Archives

  • 2018-07
  • 2018-10
  • 2018-11
  • 2019-04
  • 2019-05
  • 2019-06
  • 2019-07
  • 2019-08
  • 2019-09
  • 2019-10
  • The synthesis of the required substrates is

    2019-07-11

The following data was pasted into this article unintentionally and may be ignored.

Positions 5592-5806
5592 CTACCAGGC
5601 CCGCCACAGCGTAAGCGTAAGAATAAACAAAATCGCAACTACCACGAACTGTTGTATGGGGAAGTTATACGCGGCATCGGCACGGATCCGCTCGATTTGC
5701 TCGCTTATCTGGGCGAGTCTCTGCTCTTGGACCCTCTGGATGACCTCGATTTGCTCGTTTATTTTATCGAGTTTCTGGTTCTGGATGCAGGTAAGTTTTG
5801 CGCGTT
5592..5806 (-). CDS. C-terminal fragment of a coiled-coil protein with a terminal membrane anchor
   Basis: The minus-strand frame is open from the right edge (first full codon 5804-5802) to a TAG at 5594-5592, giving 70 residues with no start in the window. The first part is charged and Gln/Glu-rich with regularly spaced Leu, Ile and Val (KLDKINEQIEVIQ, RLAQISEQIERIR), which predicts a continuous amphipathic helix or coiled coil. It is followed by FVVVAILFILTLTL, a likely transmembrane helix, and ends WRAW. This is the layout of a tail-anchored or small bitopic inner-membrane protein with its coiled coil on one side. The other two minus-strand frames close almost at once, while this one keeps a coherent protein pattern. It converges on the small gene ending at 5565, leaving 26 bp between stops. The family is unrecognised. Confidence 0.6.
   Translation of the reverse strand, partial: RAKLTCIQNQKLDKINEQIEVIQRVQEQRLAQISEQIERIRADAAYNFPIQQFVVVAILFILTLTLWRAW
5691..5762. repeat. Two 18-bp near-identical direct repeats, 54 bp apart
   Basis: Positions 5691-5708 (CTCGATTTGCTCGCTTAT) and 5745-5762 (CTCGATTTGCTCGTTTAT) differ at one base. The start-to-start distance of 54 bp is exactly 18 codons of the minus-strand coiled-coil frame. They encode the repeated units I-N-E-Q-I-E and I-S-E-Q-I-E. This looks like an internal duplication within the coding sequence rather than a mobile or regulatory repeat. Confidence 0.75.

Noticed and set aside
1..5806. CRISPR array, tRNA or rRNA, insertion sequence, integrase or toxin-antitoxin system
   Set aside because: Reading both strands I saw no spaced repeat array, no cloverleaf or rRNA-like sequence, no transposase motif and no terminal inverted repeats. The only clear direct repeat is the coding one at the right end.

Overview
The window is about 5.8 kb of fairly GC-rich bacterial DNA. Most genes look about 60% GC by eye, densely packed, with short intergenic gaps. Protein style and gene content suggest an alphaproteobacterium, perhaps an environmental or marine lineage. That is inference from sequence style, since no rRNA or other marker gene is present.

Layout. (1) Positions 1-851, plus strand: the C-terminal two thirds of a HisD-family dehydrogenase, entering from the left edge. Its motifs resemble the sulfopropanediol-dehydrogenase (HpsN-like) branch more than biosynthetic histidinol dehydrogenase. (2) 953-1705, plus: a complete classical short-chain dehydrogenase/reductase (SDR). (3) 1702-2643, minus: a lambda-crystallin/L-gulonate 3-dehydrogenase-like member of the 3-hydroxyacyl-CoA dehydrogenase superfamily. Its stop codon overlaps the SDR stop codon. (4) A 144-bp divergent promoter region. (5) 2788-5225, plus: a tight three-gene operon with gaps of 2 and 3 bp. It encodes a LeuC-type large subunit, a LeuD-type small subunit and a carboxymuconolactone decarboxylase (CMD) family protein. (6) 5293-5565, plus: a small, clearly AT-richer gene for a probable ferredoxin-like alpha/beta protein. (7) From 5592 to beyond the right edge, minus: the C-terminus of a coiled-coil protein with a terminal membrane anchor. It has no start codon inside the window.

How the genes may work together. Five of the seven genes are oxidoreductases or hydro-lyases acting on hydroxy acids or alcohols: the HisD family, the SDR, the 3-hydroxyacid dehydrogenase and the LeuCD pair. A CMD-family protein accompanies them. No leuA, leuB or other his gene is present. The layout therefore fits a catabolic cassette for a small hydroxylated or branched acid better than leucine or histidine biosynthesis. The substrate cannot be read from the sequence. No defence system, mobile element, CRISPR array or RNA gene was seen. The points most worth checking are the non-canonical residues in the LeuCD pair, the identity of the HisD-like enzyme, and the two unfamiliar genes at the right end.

The synthesis of the required substrates is shown in (see for experimental details). Treatment of heterocycle with 5,7-Dichlorokynurenic acid of under basic conditions afforded a mixture of the mono-substituted product (22%) and the di-substituted compound (38%) which were separated by column chromatography. Compound (84%) was also prepared from heterocycle using 2 equivalents of the benzylic chloride . De-protection of these individual compounds and with hydrogen chloride produced the hydrochloride salts of the substrates and respectively. In a similar process, Alizarin reacted with compound under basic conditions giving the mono-substituted product from which the required substrate was obtained by removal of the Boc protecting group. Each substrate (100 mgL) was evaluated in Columbia agar media (37°C in air for 18h) on a single plate against 20 clinically important microorganisms including 10 Gram-negative bacteria, 8 Gram-positive bacteria and 2 yeasts (see , top diagram). Also added to the media was either ammonium iron(III) citrate (500mgL) or aluminium potassium sulphate dodecahydrate (500mgL). The substrate concentration and the selection and optimal concentration of metal ions were extrapolated from previous work with glycosides of CHE and Alizarin as documented in previous studies., , The growth of the microorganisms was compared to control plates in which no substrate or metal salt was present. Control plates were also prepared containing metal ions (500mgL) without substrate. All microorganisms grew well on all control plates without inclusion of the two substrates and there was no inhibition caused by the incorporation of metal salts. When substrates and were evaluated as indicators of L-alanylaminopeptidase activity in the presence of ammonium iron(III) citrate, only moderately intense, grey-coloured colonies were observed with most of the panel of Gram-negative microorganisms (data not shown) and these substrates were not examined further. In contrast, with the Alizarin derived-substrate , several species produced intense, purple-coloured colonies in the presence of ammonium iron(III) citrate and intense, pink-coloured colonies in the presence of aluminium potassium sulphate dodecahydrate with all of the selection of Gram-negative microorganisms tested (, ). Less intensely coloured colonies were also produced with two of the Gram-positive microorganisms, and The growth of the other Gram-positive bacteria and also the yeasts was inhibited by the substrate/media combination. Any potential toxicity of these substrates is most likely to arise from the released chromophore or its chelate and these are common to both the previously described glycosides and the peptidase substrates described here. depicts Columbia agar plates inoculated with a representative Gram-negative microorganism, , in the presence of substrate at two concentrations with two metal salts (both salts at 500mgL). A bacterial suspension was prepared with a turbidity equivalent to 0.5 McFarland units. We then cultured 10µL of this suspension and spread the plate to obtain isolated bacterial colonies. The inoculum was approximately 10CFU/plate. With substrate at a concentration of 100mgL, a strong pink colouration is produced by whereas at a lower substrate concentration (50mgL) the depth of colour is diminished but colonies are still clearly visible against the background. When was inoculated onto medium containing substrate at 100mgL in the presence of ammonium iron (III) citrate, highly coloured purple colonies were generated and this substrate remained effective at a concentration of 50mgL. With both metal salts, there was a good contrast between the colour of bacterial colonies and the background colouration. shows four microorganisms (at the same inoculum as the plates depicted in ) in the presence of substrate and aluminium potassium sulphate dodecahydrate (500mgL). The two Gram-negative microorganisms (top row) produced coloured colonies whereas in contrast, the growth of the two Gram-positive organisms was completely inhibited in the presence of the substrate and hence no colouration was produced.